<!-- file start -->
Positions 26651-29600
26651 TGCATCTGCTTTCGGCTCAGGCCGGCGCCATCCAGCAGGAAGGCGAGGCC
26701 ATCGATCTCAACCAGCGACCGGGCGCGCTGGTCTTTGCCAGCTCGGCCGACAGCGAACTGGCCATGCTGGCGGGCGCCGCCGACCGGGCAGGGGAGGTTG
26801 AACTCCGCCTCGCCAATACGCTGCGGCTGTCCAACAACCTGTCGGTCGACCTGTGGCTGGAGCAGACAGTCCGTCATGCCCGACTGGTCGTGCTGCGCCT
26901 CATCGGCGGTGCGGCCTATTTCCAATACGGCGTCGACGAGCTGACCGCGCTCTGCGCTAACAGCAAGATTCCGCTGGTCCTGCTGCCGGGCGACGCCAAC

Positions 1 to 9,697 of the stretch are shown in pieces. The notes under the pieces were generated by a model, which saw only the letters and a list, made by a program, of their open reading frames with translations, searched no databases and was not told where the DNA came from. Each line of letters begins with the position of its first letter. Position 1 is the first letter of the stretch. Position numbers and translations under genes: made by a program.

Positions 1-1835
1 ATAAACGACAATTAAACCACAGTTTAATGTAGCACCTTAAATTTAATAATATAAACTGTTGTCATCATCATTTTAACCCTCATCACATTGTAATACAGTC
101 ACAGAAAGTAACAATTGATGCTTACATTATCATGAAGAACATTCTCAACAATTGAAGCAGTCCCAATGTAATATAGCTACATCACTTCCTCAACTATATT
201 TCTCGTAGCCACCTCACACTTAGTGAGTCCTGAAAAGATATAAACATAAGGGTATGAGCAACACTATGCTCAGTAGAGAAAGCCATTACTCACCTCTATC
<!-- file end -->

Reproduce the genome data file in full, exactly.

Positions 26651-29600
26651 TGCATCTGCTTTCGGCTCAGGCCGGCGCCATCCAGCAGGAAGGCGAGGCC
26701 ATCGATCTCAACCAGCGACCGGGCGCGCTGGTCTTTGCCAGCTCGGCCGACAGCGAACTGGCCATGCTGGCGGGCGCCGCCGACCGGGCAGGGGAGGTTG
26801 AACTCCGCCTCGCCAATACGCTGCGGCTGTCCAACAACCTGTCGGTCGACCTGTGGCTGGAGCAGACAGTCCGTCATGCCCGACTGGTCGTGCTGCGCCT
26901 CATCGGCGGTGCGGCCTATTTCCAATACGGCGTCGACGAGCTGACCGCGCTCTGCGCTAACAGCAAGATTCCGCTGGTCCTGCTGCCGGGCGACGCCAAC

Positions 1 to 9,697 of the stretch are shown in pieces. The notes under the pieces were generated by a model, which saw only the letters and a list, made by a program, of their open reading frames with translations, searched no databases and was not told where the DNA came from. Each line of letters begins with the position of its first letter. Position 1 is the first letter of the stretch. Position numbers and translations under genes: made by a program.

Positions 1-1835
1 ATAAACGACAATTAAACCACAGTTTAATGTAGCACCTTAAATTTAATAATATAAACTGTTGTCATCATCATTTTAACCCTCATCACATTGTAATACAGTC
101 ACAGAAAGTAACAATTGATGCTTACATTATCATGAAGAACATTCTCAACAATTGAAGCAGTCCCAATGTAATATAGCTACATCACTTCCTCAACTATATT
201 TCTCGTAGCCACCTCACACTTAGTGAGTCCTGAAAAGATATAAACATAAGGGTATGAGCAACACTATGCTCAGTAGAGAAAGCCATTACTCACCTCTATC